IN THE HIGH COURT OF DELHI AT NEW DELHI

CS(COMM) 35/2017

AHUJA RADIOS                                                                   ….. Plaintiff

Through Mr. Raunaq Kamath, Advocate

versus

Through None

 Headnote:

CPC- Order 13 A – seeking Summary Judgment against defendant on the basis of admission- Plaintiffs trademark AHUJA Radios trademark used in public address and sound equipment’s – it was commercially used by defendant – Court commission was appointed to inspect – found counterfeited goods – Defendant argues that the counterfeited goods were deliberately placed by plaintiff- Plaintiffs undisputedly is a registered proprietor of the mark- defendant admits unauthorized use- Grant of summary disposal has been met in the fact- court granted a permanent Injunction and ordered for delivery up of infringed materials.

 CORAM:

 HON’BLE MR. JUSTICE VIBHU BAKHRU

O R D E R 01.05.2017

 IA No. 5202/2017 in CS(COMM) 35/2017

 his is an application filed by the plaintiff under Order XIII-A of the Code of Civil Procedure, 1908 (hereafter ‘CPC’) inter alia seeking a summary judgment against the defendant on the basis of admissions made by the defendant.

  1. Briefly stated, the necessary facts relevant to the present suit are as follows:

2.1 The plaintiff has filed the present suit for permanent injunction restraining infringement of trademark, passing off, delivery up, etc.

2.2 The plaintiff, a partnership firm registered under the Indian Partnership Act, 1932 and established in the year 1940 by its founder Shri Amar Nath Ahuja, is engaged in developing, manufacturing, marketing and exporting a variety of Public Address Systems and Audio Equipment including Ampifiers, Mixers, Microphones and Speakers under the mark ‘AHUJA’. It is stated in the plaint that the mark AHUJA has been used by the plaintiff since the year 1940. It is further stated that the plaintiff is the registered proprietor of the mark AHUJA and the device mark AHUJA under registration numbers 136189 and 313757 respectively under Class 09. It is stated that plaintiff is also the registered proprietor of the model number

‘SSA-250’ under registration number 1495010 under Class 09. The plaintiff further states that the mark AHUJA has also been registered in more than 26 countries such as the United Kingdom, China, Singapore, etc.

2.3 It is stated in the plaint that sometime in January of 2013, it came to know that the defendant was dealing in counterfeit products (public address systems and sound equipments) bearing the plaintiff’s mark ‘AHUJA’.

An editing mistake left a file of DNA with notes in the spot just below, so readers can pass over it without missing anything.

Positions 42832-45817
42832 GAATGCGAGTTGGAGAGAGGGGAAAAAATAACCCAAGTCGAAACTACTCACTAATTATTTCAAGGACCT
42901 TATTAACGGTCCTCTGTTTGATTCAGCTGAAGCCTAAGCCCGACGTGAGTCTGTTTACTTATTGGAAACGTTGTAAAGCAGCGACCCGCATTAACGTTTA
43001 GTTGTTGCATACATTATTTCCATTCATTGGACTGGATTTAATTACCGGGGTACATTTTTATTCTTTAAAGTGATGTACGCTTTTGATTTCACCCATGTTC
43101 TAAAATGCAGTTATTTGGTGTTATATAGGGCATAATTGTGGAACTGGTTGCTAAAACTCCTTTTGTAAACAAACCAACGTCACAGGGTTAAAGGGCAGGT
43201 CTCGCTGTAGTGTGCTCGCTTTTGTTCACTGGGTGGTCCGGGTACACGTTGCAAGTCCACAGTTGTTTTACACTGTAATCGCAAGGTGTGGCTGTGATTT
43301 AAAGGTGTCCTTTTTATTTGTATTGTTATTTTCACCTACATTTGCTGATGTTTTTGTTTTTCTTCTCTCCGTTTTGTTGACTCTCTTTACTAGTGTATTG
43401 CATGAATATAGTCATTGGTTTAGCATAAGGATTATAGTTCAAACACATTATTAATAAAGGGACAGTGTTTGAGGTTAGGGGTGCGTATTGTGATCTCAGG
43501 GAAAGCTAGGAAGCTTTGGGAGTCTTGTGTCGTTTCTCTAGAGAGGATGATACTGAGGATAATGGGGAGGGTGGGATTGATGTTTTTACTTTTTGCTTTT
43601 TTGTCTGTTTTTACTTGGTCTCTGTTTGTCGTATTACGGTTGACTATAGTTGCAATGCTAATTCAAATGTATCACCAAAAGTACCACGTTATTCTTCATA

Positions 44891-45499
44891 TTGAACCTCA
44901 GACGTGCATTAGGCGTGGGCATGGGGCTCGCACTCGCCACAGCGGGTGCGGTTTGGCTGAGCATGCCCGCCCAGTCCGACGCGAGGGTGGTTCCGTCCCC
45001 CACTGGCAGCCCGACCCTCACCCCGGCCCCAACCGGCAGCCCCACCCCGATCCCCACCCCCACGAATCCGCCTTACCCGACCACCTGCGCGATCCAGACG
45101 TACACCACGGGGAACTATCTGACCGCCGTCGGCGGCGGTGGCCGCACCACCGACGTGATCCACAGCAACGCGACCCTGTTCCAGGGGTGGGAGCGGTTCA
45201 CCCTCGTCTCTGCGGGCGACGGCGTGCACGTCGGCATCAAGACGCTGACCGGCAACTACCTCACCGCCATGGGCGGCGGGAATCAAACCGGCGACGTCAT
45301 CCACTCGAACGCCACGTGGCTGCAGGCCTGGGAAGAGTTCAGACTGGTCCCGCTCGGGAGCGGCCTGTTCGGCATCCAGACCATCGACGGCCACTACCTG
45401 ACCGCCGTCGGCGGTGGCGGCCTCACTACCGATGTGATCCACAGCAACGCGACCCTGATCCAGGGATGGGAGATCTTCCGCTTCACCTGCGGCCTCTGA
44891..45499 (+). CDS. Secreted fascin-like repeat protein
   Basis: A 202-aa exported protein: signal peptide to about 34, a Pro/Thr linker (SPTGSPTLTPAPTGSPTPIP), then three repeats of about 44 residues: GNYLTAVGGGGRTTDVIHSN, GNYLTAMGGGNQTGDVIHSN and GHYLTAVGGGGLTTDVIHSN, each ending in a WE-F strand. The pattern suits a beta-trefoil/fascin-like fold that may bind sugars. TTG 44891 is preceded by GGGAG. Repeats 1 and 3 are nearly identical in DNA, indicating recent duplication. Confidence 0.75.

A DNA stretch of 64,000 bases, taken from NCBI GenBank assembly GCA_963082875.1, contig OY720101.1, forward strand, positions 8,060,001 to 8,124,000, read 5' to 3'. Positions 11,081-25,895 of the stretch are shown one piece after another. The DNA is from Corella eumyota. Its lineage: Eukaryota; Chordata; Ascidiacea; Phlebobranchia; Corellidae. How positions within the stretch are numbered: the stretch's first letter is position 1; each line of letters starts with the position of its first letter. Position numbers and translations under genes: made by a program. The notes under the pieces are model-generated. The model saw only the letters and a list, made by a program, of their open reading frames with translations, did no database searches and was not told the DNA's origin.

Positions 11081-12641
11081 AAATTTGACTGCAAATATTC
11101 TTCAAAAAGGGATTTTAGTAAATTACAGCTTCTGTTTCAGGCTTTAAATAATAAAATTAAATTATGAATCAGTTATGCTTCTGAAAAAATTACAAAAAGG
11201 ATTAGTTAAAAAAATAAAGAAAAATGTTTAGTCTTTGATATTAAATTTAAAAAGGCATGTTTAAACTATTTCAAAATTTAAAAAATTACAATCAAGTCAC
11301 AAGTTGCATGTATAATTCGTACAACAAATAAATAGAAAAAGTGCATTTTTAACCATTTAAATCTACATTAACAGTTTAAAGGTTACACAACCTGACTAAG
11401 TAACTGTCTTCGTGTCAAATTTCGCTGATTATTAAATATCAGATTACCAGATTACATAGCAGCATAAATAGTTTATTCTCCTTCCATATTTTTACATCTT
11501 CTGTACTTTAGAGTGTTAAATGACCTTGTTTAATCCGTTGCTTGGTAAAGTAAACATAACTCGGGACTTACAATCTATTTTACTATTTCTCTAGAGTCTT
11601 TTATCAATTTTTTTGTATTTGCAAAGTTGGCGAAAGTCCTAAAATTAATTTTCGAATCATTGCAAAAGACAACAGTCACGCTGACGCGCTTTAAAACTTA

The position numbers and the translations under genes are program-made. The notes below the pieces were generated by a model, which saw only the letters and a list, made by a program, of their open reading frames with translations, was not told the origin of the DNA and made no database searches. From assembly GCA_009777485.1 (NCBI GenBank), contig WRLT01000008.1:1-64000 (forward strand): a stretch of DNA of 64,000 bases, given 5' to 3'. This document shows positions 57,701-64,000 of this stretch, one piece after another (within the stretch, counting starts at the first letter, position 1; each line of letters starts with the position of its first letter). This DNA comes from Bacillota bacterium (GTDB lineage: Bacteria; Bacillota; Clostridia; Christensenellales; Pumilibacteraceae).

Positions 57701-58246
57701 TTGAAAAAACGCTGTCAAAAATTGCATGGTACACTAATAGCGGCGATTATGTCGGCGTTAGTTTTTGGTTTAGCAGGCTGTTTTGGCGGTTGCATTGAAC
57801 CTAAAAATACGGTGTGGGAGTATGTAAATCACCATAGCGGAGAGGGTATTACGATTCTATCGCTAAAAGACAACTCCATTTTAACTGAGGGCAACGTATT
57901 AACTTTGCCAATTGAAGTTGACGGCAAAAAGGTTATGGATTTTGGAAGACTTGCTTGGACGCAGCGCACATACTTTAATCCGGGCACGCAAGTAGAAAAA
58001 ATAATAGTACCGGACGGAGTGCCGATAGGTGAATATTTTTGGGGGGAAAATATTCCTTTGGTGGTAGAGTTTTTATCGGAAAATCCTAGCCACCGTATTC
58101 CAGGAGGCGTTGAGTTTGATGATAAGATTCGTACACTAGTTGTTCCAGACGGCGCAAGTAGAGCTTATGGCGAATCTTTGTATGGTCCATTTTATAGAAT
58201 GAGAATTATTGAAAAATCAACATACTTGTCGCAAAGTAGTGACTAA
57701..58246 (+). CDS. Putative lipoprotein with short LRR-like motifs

1. Summons in the present suit and notice in application for interim injunction were issued by this court on 06.03.2013 and the defendant was “restrained from dealing in Public Address System and Sound Equipment including amplifiers bearing model number SSA 250 M under the Trademark ‘AHUJA’ with or without AHUJA device or any other Trademark device and/or model number deceptively similar to the plaintiff’s Trademark, device and/or model numbers”. By the same order, a local commissioner was appointed to inspect the premises of the defendant and take into custody the products bearing the trademark ‘AHUJA’. The local commission was executed on 03.04.2013. The report of the local commissioner indicates that the 4 amplifiers of 250Weach [Model No. SSA 250 M] were recovered from the premises of the defendant and further that that the defendant himself admitted that the said amplifiers were not original.
  1. The case set up by the defendant is that it is not engaged in selling counterfeit products bearing the mark ‘AHUJA’ and that the plaintiff, before the execution of the local commission, planted the counterfeit goods at the premises of the defendant. The relevant extracts of the written statement filed by the defendant are as follows:

“The truth of the matter is that the plaintiffs fraudulently and deliberately left a bag containing 4 amplifiers at the shop of the defendant, through their representative a few minutes before the local commissioner conducted his commission at the defendants premises/shop……….